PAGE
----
London, June 16 (ANI): In a new analysis, scientists have confirmed that the sculptures on the triangular gables of the Parthenon temple in Athens, which are pristine white, were originally brightly painted.
According to a report in Nature News, conservation scientists at the British Museum in London used a non-invasive technique to reveal invisible traces of an ancient pigment known as Egyptian blue.
The team says that this is the first definitive evidence that the two-metre-high sculptures were not pristine white, as they appear today, but were precisely painted, as most sculptures from antiquity once were.
The pigment, which was widely used until 800 AD, was identified on sculptures that formed parts of the decorated east and west ends of the Parthenon temple.
It has been known for more than two centuries that the Ancient Greeks and Romans painted their statues.
That paint has almost completely disappeared over time, although tiny flecks can be found on most statues on close inspection.
Unusually, no trace of paint has ever been found on the Parthenon sculptures, despite thorough analysis, including a full investigation by the renowned British physicist Michael Faraday in the 1830s.
Giovanni Verri, a physicist in the museum's department of conservation and scientific research, developed a technique to exploit the fact that Egyptian blue emits near-infrared radiation when excited by visible light.
His portable detector comprises a light-emitting diode that beams red light onto the surface being examined, and a camera that can detect the infrared light emitted by the pigment particles.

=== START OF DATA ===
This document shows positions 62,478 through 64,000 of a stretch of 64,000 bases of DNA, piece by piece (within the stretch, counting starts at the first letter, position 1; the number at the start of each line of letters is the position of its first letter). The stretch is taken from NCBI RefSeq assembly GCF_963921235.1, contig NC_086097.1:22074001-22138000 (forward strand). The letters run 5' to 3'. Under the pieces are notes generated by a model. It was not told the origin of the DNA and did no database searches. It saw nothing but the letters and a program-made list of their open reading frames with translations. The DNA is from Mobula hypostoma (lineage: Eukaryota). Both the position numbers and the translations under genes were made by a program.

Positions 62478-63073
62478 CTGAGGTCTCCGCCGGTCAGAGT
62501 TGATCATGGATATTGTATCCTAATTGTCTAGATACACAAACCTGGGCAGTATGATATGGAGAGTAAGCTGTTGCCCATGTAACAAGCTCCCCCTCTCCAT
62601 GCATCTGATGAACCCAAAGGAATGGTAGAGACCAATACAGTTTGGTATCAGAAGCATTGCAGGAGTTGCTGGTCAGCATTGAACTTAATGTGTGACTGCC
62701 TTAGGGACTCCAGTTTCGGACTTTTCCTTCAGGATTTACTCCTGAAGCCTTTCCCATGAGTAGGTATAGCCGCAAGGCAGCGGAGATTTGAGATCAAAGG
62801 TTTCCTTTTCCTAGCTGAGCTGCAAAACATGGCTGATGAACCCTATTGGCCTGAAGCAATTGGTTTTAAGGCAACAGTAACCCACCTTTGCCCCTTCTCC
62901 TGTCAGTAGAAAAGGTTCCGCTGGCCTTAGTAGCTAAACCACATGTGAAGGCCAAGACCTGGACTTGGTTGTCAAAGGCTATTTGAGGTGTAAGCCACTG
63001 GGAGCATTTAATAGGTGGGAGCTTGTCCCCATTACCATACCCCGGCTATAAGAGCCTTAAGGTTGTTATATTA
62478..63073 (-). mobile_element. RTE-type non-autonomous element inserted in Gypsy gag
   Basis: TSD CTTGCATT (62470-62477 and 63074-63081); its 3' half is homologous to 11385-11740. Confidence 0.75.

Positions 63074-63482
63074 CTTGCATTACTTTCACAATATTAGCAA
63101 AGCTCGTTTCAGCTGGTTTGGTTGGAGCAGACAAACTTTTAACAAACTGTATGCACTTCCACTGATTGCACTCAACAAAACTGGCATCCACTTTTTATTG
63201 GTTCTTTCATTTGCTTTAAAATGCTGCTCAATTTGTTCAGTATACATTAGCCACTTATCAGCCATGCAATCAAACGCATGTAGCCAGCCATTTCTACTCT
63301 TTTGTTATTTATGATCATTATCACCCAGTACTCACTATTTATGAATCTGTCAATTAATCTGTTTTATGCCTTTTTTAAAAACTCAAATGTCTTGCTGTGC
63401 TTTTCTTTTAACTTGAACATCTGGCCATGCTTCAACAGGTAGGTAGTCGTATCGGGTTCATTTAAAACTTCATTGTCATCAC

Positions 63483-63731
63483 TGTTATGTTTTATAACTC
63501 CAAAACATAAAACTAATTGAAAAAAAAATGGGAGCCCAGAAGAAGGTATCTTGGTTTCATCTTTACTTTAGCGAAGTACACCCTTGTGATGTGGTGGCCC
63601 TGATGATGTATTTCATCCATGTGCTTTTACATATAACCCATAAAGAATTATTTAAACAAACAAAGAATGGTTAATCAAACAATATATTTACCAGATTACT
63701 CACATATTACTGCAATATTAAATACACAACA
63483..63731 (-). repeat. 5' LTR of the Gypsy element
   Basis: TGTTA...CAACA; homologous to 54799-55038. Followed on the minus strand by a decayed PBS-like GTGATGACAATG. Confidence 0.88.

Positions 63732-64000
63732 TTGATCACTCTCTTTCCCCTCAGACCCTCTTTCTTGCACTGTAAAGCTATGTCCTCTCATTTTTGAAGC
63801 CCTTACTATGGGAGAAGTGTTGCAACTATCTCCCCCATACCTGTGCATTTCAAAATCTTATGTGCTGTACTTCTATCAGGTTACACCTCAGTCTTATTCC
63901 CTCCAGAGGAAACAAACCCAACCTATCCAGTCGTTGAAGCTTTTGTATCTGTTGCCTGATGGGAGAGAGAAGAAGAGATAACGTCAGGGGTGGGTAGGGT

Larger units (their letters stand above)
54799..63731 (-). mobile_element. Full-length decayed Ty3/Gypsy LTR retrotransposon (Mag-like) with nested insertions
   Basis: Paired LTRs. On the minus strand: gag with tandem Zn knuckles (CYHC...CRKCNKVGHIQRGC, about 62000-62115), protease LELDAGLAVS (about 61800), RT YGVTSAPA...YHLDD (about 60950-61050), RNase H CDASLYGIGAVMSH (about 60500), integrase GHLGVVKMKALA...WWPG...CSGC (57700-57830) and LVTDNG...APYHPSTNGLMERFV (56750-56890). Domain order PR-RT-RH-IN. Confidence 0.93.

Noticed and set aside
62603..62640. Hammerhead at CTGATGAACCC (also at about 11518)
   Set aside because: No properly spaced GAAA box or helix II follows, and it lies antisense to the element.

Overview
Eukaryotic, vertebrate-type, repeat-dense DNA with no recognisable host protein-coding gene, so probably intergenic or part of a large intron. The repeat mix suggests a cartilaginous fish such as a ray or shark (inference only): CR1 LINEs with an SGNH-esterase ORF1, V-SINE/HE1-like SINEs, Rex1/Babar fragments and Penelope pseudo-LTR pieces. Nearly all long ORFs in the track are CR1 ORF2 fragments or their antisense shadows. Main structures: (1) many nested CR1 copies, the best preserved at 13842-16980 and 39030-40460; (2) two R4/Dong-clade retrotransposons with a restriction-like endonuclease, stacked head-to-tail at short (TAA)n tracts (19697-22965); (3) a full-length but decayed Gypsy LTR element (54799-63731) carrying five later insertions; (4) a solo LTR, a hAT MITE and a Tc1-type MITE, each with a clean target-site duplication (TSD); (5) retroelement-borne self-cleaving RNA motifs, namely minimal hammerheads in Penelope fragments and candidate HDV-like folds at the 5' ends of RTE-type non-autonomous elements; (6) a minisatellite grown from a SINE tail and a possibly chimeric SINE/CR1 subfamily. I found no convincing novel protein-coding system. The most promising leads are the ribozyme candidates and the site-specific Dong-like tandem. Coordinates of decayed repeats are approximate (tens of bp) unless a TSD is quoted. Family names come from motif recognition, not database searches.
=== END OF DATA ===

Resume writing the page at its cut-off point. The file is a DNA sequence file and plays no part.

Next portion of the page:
"The distribution of the pigment is also a key issue in proving that the sculptures were painted," said Verri.
For example, the pigment found on the winged messenger goddess Iris traces just the belt restraining her billowing tunic, and nowhere else on the figure.
Greek conservators have recently observed greenish flecks on remnants of the Parthenon frieze that are in Athens, but have not reported analyses of them.
"We informed our Greek colleagues of what we found and they responded warmly, saying they are interested to examine these flecks themselves," said Verri.
"I always believed the frieze must have been painted," said Ian Jenkins, senior curator in the British Museum's Department of Greece and Rome. "This new method leaves no room for doubt," he added.
According to Verri, these frieze flecks could also be Egyptian blue, and is keen to examine them with his portable detector. (ANI)